The ‘Down Low’ in Life and Legend

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AUTHOR-ACTIVIST Keith Boykin’s latest book, Beyond the Down Low, published early this year by Carroll & Graf, explores an underground subculture of men who engage in same-sex sexual activity in secret while projecting a heterosexual public image. Attempting to counteract some sensationalized reporting on this phenomenon—such as the notion that the down low is exclusively the province of African-American men—the book became a bestseller that refocused the debate on “the DL.”

    In his first book, One More River to Cross: Black & Gay in America (1996), Boykin argued that blacks and gays have in common a struggle against oppression and negative stereotypes. This and other points of intersection between gay issues and black issues have found their way into many articles in places like The AdvocatKeith Boykine and The Village Voice, and into his widely syndicated column in GLBT newspapers. Daily commentary can be found on his website at www.keithboykin.com.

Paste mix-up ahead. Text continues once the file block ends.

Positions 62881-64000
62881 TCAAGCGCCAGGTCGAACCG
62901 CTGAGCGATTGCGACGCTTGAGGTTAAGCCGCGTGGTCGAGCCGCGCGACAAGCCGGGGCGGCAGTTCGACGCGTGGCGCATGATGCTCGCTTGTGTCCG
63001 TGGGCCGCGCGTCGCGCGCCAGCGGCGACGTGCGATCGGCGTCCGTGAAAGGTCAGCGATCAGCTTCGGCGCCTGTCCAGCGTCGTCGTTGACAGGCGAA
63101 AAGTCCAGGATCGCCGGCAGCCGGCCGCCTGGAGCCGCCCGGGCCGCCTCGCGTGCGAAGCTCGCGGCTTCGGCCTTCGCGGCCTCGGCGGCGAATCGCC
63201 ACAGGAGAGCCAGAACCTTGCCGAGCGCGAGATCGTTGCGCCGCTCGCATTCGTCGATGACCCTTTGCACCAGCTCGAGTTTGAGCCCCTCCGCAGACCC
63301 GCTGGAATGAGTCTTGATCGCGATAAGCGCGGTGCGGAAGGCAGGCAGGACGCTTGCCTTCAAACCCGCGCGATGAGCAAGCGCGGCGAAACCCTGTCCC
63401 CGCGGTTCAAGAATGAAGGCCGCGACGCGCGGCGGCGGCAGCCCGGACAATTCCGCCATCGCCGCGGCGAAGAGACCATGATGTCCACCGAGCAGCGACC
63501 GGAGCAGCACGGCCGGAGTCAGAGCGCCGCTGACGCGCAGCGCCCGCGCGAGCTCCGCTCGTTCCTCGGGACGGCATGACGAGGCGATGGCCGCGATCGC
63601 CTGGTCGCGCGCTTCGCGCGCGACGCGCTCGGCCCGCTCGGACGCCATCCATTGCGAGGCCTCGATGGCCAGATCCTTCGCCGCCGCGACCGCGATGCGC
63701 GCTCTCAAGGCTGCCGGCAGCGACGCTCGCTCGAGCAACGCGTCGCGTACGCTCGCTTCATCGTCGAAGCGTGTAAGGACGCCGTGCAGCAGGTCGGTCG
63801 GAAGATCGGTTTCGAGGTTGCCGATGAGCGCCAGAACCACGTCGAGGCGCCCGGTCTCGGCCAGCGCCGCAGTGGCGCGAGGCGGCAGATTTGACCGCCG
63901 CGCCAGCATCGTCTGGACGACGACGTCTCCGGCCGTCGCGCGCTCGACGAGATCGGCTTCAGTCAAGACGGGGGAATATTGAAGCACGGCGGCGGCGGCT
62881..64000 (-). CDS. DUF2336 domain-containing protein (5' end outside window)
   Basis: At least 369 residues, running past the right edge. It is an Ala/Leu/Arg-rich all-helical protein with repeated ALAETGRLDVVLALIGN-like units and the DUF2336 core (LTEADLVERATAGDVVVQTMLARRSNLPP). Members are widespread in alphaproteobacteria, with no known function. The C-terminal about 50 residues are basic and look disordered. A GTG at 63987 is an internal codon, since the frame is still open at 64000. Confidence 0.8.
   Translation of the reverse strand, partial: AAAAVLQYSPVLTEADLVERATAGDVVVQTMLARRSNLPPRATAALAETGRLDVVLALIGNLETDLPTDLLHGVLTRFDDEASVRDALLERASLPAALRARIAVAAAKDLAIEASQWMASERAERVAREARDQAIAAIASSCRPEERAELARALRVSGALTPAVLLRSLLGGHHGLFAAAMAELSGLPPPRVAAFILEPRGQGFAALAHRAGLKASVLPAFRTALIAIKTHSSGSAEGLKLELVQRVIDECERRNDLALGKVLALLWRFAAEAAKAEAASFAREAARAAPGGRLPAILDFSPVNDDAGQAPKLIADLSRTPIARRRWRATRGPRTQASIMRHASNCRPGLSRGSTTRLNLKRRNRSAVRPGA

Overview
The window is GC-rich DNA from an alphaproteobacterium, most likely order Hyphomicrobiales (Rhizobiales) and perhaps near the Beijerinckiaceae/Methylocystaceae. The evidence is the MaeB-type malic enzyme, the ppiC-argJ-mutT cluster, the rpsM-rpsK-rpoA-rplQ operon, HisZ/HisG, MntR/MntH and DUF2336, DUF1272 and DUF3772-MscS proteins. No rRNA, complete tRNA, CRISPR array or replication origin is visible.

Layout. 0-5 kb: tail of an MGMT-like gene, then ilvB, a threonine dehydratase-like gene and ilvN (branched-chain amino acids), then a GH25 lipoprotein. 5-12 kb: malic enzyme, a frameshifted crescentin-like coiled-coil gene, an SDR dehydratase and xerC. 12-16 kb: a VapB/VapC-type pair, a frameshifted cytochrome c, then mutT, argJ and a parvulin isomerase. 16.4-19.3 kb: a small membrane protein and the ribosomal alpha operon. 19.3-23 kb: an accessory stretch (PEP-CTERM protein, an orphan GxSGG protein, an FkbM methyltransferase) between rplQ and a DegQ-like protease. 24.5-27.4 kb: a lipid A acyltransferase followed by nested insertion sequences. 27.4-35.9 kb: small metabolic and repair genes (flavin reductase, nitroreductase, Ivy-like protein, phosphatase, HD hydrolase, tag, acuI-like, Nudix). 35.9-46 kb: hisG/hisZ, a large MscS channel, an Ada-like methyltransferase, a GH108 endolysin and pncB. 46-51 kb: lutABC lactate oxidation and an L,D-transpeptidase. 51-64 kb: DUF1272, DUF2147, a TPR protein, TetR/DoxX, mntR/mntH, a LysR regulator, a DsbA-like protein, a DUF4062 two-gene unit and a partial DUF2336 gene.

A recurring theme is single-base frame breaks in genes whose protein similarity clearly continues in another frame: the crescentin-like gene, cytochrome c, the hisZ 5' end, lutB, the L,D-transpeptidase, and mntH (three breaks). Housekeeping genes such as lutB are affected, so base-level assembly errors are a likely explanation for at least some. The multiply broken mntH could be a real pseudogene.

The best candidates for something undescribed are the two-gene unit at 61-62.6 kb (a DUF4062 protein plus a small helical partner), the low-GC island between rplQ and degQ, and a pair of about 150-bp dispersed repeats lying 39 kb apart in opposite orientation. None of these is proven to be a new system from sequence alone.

A graduate of Harvard Law School, where he was a leader in the campus diversity movement and editor of The Harvard Civil Rights–Civil Liberties Law Review, Boykin went on to take a position in the Clinton White House as special assistant to the President and director of specialty media. For a time the highest-ranking openly gay person in the White House, Boykin helped organize the nation’s first meeting between gay and lesbian leaders and a U.S. president. Residing in New York City, he now serves as board president of the National Black Justice Coalition.

    A popular public speaker and national media commentator, Boykin was invited to be the featured speaker at this year’s annual dinner meeting of the Harvard Gay & Lesbian Caucus. Soon thereafter, the following exchange was conducted in real time on the Internet.

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